Wenig weiß man über die Ureinwohner Schottlands, auch nicht, woher sie kamen. Wir wissen nur, dass sich ab 200 v. Chr. erste keltische Stämme in Schottland niederliessen.
- Schottland (Alba in gaelischer Sprache)
- Schottisches Gaelic (60.000)
- Englisch (offizielle Sprache)
- 5.313.600 Einwohner/innen
- 77.910 km²
Reisen nach Schottland in 2017:
Wir bieten deutschsprachige Reisen auch in folgende Länder an:
In Vorbereitung sind:
We also offer English language tours to Scotland
Ofrecemos también viajes a Escocia con guías castellano-parlantes:
Deutsche Übersetzung in Vorbereitung
Little is known of the early inhabitants of Scotland, or how they came to Scotland, but we know that about 200 BC the first Celtic tribes settled in Scotland. Presumably it was the presence of the Romans that united the various Celtic tribes to prevent the northward advance of the Roman troops. The Romans decided to build a wall, Hadrian’s Wall, to contain the fierce northern tribes, the wall still can be seen today along the Scottish Borders. As happened with the Roman invasion, the Viking invasions had the effect of unifying the Scottish and Kenneth MacAlpin, became the first king of Scotland. The new Scottish kingdom started enlarging its territory but the clans of the Highlands continued to rule themselves under their own laws and were basically independent of the kings of Scotland. This would create a cultural division between the Highlands where people kept their traditions and Gaelic language. However, the Lowlands were more influenced by the English and the inhabitants of the Lowlands would eventually adapt their language and the feudal system. After several incidents, the British troops finally marched on Scotland in 1296. It was a bloody invasion, which was answered by the Scots. Several bands of rebels constantly attacked the invaders, one of them led by William Wallace, who would later became a national hero, won a major victory, the Battle of Stirling in 1297. Wallace was finally captured by the British and brutally murdered in London. In 1314 another important battle in Scotland’s history took place, the Battle of Bannockburn, the victory of the Scottish troops led by Robert the Bruce would give Scotland de facto independence but struggles with the English would last several more years. The following centuries were riddled with internal strife and civil wars that left Scotland weakened. Eventually the act of union, in which England and Scotland became united as Great Britain, is signed in 1707. This union was not well accepted by the northern clans and give way to several revolts in 1715 and 1745. It is after the revolt of 1745 when the Highlands Clearances happened, the inhabitants of these lands, who were mainly Gaelic speakers,were stripped of their land and forced to migrate by landowners, entire villages were burned to the ground during this terrible process. Scotland played an important role in the world wars, in World War II an estimated 690,000 Scots took part. In 1945 the SNP (Scottish Nationalist Party) was formed, five years later a group of Scottish students recovered the stone of Scone stolen centuries previously by the English troops during the invasion of 1296 but eventually would be found and returned to London. In 1979 a referendum on devolution is held, but although most voters would support if the high abstention gives London an excuse not to recognise the result. The miners‘ strike of 1984 also had a hard impact on Scotland and its economy. In 1997, 700 years after the Battle of Stirling a new devolution referendum took place and for the first time in nearly 300 years Scotland had a parliament. In 2011 the SNP got an overall majority in the elections to the Scottish Parliament YES SCOTLAND and RADICAL INDEPENDENCE CAMPAIGN were created in 2012, both groups working on behalf of the “YES” in the independence referendum. The 18th of September 2014 is the date chosen for the referendum, 700 years after the Battle of Bannockburn the Scottish people will decide freely the future of their nation.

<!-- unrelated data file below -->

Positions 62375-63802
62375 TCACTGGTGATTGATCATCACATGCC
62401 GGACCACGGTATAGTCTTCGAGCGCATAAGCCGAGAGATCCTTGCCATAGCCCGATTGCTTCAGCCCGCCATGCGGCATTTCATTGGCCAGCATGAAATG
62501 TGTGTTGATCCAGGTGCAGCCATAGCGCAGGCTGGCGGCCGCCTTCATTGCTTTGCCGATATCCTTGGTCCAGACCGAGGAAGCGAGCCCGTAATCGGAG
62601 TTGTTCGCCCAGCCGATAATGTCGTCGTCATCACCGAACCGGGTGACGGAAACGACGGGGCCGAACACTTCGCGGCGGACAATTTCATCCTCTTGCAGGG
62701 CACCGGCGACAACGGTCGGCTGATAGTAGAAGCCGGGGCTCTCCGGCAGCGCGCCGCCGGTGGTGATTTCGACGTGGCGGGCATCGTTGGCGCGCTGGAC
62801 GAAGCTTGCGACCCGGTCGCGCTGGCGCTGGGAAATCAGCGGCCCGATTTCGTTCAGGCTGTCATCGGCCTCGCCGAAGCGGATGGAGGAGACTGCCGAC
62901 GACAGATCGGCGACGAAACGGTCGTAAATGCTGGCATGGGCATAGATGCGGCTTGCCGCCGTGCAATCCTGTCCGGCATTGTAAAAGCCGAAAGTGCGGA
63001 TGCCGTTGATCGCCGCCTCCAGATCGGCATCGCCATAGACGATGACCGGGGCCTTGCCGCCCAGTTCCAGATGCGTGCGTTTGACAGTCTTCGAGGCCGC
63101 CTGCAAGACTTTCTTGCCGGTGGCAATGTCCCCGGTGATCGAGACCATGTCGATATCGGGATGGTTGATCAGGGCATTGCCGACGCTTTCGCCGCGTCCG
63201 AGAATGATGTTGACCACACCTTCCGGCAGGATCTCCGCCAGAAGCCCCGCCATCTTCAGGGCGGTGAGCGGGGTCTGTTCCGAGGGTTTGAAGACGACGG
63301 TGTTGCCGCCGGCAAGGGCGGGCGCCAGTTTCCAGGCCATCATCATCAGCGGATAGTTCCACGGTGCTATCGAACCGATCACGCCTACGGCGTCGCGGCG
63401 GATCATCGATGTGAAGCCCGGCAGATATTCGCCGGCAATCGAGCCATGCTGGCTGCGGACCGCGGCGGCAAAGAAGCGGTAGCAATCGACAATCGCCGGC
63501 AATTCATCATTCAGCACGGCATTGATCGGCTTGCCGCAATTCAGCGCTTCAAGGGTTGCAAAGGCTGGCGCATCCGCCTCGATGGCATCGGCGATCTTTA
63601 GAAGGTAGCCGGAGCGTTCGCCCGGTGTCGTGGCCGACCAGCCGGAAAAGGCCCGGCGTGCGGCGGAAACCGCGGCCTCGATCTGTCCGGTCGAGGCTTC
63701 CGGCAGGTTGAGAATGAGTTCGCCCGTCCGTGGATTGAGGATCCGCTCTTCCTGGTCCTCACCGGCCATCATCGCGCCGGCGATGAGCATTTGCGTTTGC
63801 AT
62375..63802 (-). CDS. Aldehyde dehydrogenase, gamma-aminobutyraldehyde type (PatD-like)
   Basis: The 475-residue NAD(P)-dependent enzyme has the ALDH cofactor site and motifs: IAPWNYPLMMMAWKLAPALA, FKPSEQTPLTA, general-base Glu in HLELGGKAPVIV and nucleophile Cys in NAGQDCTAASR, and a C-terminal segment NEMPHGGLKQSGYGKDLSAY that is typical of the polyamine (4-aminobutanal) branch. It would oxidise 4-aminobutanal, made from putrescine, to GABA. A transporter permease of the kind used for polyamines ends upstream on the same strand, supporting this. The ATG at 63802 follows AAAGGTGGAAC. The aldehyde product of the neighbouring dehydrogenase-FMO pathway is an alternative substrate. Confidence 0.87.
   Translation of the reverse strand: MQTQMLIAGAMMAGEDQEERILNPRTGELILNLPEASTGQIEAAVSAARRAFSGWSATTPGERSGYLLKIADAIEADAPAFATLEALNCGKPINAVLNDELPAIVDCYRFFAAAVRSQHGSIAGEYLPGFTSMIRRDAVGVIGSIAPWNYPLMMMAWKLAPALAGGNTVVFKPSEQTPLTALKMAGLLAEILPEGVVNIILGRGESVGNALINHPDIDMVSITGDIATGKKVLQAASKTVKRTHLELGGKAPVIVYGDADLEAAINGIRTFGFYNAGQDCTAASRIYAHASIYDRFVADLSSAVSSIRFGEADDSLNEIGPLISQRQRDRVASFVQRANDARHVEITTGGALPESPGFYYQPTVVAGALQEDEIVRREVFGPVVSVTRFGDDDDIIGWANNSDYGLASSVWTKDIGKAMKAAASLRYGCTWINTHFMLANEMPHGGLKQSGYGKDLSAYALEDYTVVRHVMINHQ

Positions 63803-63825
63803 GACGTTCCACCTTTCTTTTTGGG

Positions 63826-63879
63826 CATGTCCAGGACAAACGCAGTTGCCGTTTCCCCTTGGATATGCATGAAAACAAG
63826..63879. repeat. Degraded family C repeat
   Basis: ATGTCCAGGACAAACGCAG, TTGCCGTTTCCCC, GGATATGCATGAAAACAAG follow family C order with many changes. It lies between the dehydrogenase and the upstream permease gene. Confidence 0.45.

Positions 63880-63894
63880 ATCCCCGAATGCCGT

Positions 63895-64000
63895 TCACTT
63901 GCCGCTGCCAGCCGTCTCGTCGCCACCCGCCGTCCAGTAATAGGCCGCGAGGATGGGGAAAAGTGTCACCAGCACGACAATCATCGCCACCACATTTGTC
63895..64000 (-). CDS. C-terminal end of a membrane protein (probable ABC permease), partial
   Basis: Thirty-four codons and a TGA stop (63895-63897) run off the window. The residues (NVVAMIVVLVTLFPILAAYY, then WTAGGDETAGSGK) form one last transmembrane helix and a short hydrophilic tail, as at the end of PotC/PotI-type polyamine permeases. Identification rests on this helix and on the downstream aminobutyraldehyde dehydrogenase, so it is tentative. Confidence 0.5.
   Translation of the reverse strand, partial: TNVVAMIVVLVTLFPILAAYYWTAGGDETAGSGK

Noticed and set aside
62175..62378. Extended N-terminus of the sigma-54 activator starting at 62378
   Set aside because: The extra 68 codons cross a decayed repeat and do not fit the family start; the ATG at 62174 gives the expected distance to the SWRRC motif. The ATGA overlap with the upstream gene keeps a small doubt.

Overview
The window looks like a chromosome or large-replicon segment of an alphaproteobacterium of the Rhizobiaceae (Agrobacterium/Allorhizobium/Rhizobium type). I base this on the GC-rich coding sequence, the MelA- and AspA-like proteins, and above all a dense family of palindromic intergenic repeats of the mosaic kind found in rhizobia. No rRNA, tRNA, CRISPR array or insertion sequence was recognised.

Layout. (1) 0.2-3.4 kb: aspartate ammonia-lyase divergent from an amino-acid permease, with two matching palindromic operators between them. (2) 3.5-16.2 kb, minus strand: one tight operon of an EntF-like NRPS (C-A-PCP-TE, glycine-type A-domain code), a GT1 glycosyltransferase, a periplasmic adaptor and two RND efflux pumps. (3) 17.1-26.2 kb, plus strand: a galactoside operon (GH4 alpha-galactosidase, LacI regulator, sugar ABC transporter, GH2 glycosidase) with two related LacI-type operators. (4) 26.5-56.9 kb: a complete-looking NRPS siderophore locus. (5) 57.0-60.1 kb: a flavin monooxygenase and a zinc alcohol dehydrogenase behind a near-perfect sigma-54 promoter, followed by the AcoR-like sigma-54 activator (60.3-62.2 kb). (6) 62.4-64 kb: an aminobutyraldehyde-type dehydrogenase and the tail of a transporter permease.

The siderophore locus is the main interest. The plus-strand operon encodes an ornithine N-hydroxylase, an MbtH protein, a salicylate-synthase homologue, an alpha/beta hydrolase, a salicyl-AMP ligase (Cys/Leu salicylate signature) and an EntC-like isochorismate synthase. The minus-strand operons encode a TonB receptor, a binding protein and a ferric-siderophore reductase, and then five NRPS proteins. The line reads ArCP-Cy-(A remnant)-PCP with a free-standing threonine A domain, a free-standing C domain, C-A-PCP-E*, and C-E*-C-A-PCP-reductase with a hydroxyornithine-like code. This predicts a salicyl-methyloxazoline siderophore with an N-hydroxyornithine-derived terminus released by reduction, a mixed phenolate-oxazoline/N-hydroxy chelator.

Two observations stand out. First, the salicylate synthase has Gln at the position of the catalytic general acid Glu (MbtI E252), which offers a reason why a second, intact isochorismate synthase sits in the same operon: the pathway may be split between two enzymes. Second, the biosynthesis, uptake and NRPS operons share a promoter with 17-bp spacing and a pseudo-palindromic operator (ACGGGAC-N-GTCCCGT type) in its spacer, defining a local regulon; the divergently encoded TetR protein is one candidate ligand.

Scottish Gaelic is the native language of Scotland, it belongs to the family of Celtic languages and although currently spoken by a small number of people is becoming more popular and efforts to revitalise the language and the number of young Gaelic speakers grows daily . One of the best known symbols of Scottish culture is the bagpipe, namely the Highland Bagpipes. Another well-known symbol is the kilt, which along with the bagpipes, was banned during the Highlands Clearances. One of the most spectacular expressions of Scottish culture are the Highland Games, rural sports whose origins are lost in time, the festivals attract large numbers of spectators and are mixed with traditional dance and music.